The process of exciting an atom involves adding energy. In the photoelectric effect, electrons are emitted when they absorb energy from incident radiation with a certain minimum frequency

. This Demonstration shows only the energy transition of a perturbed atom. An atom is described by a wave in a box with infinitely high walls. For this particular case, the atom is perturbed by a strong periodic external potential, which could be interpreted as a weak or intense electric field with an electric field strength

that oscillates with some angular frequency

. The absorption (or emission) of energy could be described by the transition frequency

of the adjacent quantum energy

level

, which is

(here, with frequency correction factor

, mass

,

, box length

, and energy eigenvalue

). Only for definite values of the frequency

(by a given strength

of the perturbation), depending on the energy eigenvalues

, can the atom undergo a transition from the first to the second excited state. If the perturbation term

becomes large, the quantum state evolves into a superposition of states with different energy. These mixed states lead to ergodic motion of the quantum particle. The excited atom can be measured by removing the confining well; then the particle moves away faster because of the excited state. The simplicity of the model neglects quantization of the transition-inducing field and other radiation effects.

In the causal interpretation, the particle position is well-defined and the situation is described by a wavefunction (and a quantum potential) that evolves continuously according to the Schrödinger equation and by the particle positions that change continuously according to the guiding equation.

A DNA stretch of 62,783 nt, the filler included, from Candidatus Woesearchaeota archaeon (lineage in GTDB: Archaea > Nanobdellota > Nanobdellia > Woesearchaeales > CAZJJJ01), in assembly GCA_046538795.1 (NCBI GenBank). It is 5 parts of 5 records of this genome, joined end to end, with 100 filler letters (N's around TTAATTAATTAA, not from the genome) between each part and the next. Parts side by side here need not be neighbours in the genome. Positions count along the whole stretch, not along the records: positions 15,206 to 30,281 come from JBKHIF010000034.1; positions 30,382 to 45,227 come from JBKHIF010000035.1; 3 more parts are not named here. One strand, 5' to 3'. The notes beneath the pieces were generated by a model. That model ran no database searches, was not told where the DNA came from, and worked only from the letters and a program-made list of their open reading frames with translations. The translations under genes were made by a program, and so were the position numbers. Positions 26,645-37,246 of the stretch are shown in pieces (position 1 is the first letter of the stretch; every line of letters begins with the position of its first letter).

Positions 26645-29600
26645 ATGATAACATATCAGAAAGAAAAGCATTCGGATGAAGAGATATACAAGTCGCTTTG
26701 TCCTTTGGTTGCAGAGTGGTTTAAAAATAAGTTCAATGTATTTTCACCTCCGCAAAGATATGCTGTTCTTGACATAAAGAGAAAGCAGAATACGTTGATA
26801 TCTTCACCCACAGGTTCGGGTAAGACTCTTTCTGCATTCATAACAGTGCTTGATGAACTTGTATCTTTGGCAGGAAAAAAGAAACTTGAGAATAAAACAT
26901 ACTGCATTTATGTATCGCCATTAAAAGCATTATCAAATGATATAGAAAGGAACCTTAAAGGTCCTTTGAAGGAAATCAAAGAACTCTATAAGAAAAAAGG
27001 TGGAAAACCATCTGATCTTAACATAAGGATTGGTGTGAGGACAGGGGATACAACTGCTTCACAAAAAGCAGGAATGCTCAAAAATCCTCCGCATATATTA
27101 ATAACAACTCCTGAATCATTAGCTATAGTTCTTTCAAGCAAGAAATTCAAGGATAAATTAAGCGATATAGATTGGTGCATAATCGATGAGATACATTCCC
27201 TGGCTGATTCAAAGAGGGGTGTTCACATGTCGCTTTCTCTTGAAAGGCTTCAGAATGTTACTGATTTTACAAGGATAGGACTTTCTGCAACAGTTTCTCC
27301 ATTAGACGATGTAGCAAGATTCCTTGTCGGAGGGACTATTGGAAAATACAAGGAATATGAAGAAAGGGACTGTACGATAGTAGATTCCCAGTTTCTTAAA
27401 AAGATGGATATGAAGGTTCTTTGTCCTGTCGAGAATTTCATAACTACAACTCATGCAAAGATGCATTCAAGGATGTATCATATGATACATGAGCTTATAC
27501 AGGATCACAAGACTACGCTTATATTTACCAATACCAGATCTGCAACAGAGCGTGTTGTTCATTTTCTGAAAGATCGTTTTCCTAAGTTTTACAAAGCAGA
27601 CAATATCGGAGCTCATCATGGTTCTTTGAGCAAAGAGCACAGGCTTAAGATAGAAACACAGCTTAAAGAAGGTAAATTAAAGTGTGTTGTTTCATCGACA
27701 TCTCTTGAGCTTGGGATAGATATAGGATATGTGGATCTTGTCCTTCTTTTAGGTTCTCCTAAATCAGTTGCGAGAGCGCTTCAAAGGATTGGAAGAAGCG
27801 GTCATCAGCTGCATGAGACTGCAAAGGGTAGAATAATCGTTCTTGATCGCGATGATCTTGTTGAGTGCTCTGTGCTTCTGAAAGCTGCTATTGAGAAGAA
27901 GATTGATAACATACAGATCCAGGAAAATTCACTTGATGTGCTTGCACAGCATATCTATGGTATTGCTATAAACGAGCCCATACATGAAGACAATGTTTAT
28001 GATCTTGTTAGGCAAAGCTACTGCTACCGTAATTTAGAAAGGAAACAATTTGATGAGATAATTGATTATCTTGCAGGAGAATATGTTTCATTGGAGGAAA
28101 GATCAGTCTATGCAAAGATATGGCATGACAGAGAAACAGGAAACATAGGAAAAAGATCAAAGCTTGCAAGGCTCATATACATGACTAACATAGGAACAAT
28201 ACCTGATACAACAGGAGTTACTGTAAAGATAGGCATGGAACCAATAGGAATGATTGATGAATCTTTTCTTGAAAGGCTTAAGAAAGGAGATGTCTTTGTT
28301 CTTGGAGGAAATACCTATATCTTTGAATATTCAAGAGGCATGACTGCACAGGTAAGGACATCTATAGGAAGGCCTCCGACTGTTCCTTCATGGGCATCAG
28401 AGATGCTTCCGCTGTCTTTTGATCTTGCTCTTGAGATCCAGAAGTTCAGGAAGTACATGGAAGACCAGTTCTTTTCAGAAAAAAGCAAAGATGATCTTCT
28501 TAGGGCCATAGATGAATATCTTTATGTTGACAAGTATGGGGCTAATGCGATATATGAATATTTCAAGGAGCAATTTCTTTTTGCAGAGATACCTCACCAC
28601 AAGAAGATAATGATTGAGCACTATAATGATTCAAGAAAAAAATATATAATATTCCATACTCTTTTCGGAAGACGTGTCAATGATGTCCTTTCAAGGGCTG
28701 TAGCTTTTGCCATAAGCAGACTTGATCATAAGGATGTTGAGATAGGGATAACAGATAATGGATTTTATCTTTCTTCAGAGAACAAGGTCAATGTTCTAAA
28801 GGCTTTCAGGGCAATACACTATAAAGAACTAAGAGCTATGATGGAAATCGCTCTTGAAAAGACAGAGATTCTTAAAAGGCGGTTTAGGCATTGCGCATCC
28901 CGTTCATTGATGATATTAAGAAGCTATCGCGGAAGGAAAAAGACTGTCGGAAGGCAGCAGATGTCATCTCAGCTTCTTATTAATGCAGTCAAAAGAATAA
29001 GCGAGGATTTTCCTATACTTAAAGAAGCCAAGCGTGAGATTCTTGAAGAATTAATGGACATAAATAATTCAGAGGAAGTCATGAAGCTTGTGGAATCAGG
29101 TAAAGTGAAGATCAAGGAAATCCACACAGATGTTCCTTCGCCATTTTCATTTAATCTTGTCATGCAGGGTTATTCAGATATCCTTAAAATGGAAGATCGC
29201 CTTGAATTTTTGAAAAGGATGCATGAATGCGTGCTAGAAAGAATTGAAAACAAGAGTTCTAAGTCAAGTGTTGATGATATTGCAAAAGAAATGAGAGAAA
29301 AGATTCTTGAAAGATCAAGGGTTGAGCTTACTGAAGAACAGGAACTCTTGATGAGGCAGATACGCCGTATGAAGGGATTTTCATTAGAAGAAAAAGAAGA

The trajectories are given as curves along the velocity field given by the quantum current. While the particle positions are measurable in the usual way (the statistics are given by

), a normal position measurement always disturbs the trajectory. Therefore the undisturbed trajectories cannot be measured in the usual way by performing several position measurements in short time intervals. In the causal interpretation there is no evidence of quantum jumps.

The trajectories are positioned in

space. The initial positions of the particles are linearly distributed around the peak inside the wave. The graphic on the right shows the squared wavefunction, the potential, and the possible trajectories. The graphic on the left shows the particles' positions, the squared wavefunction (orange), the quantum potential (red), and the potential (blue). The potentials are approximately scaled to fit.